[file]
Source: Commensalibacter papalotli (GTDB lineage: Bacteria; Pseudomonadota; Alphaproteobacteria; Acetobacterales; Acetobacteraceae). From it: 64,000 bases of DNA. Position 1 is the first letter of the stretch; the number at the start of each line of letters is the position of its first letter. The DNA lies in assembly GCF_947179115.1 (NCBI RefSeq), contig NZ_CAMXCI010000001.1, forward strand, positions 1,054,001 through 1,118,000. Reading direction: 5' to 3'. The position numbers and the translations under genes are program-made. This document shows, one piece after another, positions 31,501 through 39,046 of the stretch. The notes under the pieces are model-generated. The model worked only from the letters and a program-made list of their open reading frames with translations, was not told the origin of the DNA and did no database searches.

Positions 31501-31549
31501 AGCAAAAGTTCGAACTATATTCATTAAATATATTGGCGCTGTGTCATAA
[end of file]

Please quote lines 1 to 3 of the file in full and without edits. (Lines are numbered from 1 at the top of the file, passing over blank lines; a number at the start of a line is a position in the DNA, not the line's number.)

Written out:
Source: Commensalibacter papalotli (GTDB lineage: Bacteria; Pseudomonadota; Alphaproteobacteria; Acetobacterales; Acetobacteraceae). From it: 64,000 bases of DNA. Position 1 is the first letter of the stretch; the number at the start of each line of letters is the position of its first letter. The DNA lies in assembly GCF_947179115.1 (NCBI RefSeq), contig NZ_CAMXCI010000001.1, forward strand, positions 1,054,001 through 1,118,000. Reading direction: 5' to 3'. The position numbers and the translations under genes are program-made. This document shows, one piece after another, positions 31,501 through 39,046 of the stretch. The notes under the pieces are model-generated. The model worked only from the letters and a program-made list of their open reading frames with translations, was not told the origin of the DNA and did no database searches.

Positions 31501-31549
31501 AGCAAAAGTTCGAACTATATTCATTAAATATATTGGCGCTGTGTCATAA